These are all things Republicans cannot stand for the simple reason that when people vote, Republicans lose. And Mitch McConnell doesn’t like to lose. The man who represents the four and a half million people of Kentucky just loves telling presidents elected with 80 million votes where they can stuff it. He blocked the agenda of Barack Obama. Now he’s blocking the agenda of Joe Biden.

But McConnell isn’t the only winner in this vote. Let’s not forget that it represents a great victory for John Roberts, Chief Justice of the United States. John Roberts has made the destruction of the Voting Rights Act of 1965 his lifelong crusade. His opposition to the Act dates back to his days as a law clerk for then Associate Justice William Rehnquist. Rehnquist, also to become a Chief, notoriously wrote a memo in 1952 stating, “I think Plessy v. Ferguson was right and should be re-affirmed.” Plessy was the infamous “separate but equal” case institutionalizing racism in public schools. It was overturned by Brown v. Board of Education in 1954.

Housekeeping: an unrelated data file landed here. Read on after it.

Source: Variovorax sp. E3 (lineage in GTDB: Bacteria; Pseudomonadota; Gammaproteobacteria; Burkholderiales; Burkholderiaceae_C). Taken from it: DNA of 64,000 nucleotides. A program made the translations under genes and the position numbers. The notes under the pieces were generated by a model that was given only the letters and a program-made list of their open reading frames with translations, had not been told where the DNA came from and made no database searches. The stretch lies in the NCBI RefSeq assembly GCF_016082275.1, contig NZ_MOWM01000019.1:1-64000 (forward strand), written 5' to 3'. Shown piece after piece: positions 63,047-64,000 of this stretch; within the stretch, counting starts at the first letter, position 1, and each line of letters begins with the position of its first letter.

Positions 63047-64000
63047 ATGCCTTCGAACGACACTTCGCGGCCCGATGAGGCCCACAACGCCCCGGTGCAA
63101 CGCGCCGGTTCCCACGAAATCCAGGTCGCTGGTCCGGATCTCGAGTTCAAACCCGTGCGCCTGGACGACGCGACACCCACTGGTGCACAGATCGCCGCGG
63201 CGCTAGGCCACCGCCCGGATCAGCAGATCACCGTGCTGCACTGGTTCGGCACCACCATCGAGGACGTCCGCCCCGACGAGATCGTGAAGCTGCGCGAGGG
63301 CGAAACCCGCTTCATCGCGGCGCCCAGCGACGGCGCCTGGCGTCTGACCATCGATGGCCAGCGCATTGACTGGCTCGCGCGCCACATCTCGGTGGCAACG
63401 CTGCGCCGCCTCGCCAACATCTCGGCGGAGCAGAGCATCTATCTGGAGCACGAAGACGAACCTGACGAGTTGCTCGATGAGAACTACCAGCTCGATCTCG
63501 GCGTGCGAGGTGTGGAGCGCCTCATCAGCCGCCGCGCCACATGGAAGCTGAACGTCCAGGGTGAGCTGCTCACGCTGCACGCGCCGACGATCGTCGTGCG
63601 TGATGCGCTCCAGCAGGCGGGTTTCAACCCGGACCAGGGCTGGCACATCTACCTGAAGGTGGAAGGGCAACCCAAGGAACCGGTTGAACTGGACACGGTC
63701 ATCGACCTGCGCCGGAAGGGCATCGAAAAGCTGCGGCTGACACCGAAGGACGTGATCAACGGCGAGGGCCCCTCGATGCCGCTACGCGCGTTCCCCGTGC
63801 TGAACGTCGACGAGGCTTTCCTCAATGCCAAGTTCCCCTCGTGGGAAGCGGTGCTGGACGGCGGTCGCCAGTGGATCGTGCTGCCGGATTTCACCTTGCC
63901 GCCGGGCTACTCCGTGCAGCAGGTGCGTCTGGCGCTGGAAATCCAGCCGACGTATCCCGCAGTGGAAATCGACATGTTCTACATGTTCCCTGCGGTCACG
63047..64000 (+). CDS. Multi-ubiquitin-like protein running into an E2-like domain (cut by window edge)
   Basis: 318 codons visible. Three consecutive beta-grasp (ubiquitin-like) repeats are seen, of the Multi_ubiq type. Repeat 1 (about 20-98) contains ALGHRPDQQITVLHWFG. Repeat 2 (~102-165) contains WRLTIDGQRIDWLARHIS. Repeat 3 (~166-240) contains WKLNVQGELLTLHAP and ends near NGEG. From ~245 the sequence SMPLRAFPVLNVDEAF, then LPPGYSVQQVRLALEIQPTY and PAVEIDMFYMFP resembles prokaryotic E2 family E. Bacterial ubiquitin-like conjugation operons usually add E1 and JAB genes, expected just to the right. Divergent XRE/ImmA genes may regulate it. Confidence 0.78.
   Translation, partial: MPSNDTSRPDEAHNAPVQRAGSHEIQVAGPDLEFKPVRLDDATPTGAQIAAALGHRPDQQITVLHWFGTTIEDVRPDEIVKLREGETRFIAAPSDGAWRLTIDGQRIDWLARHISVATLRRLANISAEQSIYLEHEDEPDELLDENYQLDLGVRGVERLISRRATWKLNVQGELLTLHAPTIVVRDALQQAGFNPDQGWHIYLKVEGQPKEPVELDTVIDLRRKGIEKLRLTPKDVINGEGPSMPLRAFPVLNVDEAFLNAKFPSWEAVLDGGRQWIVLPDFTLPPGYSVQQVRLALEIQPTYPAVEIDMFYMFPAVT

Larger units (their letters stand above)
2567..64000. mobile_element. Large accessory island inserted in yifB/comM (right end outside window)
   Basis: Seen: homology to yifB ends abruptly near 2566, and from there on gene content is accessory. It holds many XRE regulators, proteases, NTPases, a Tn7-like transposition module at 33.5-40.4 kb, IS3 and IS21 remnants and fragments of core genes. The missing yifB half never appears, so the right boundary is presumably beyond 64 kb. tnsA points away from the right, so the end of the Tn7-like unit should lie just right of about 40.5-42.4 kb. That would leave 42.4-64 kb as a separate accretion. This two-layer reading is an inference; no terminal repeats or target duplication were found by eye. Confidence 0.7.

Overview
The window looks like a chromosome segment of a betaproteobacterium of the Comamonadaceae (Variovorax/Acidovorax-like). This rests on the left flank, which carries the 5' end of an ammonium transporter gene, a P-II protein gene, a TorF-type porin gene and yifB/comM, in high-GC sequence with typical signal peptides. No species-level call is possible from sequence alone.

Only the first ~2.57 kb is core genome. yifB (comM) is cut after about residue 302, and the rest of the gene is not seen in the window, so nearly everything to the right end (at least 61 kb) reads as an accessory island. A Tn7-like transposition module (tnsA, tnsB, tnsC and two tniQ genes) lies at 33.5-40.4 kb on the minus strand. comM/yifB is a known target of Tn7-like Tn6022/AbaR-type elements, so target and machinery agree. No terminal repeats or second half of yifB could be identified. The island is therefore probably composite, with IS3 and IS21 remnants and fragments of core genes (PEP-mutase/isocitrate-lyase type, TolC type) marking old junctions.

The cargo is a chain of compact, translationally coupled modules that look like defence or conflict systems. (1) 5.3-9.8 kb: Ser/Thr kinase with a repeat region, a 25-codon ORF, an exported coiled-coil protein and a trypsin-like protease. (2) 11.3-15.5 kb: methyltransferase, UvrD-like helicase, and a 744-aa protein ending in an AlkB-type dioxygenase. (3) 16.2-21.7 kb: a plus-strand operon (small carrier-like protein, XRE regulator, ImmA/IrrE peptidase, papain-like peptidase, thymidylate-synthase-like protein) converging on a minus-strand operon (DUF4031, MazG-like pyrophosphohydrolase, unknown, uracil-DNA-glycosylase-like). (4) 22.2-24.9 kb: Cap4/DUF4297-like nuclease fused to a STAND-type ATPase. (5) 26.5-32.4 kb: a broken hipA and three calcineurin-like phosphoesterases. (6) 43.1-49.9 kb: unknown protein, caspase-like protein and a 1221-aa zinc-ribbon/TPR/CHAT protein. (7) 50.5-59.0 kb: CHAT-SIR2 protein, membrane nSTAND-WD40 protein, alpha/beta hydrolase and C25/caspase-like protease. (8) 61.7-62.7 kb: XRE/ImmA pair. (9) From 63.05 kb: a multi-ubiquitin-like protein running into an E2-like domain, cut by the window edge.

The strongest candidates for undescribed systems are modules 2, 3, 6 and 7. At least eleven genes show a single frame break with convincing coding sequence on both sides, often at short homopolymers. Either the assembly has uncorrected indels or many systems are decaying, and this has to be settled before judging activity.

Roberts, made Chief by President George W. Bush in 2005, got his ultimate chance to fight back for the cause of racism in America in 2013, demonstrating the hypocrisy of the typical Republic talking point that the courts should defer to the legislative branch and refrain from “activism” in their interpretation of law. In Shelby County, Alabama v. Holder, Attorney General et al. Roberts, writing for a 5-4 conservative majority, gutted the Voting Rights Act. In Shelby, Roberts struck down the Act’s formula determining which states had to receive advance federal approval for their changes in election law and procedure. Roberts complained that the “preapproval rule” for some states should not remain in force for such a long time without Congress updating the data on racist regulation in their territories which led it to enact the remedy. He mocked critics, telling them the states would not be so bold as to resume their racist activities. “Our country has changed,” he concluded.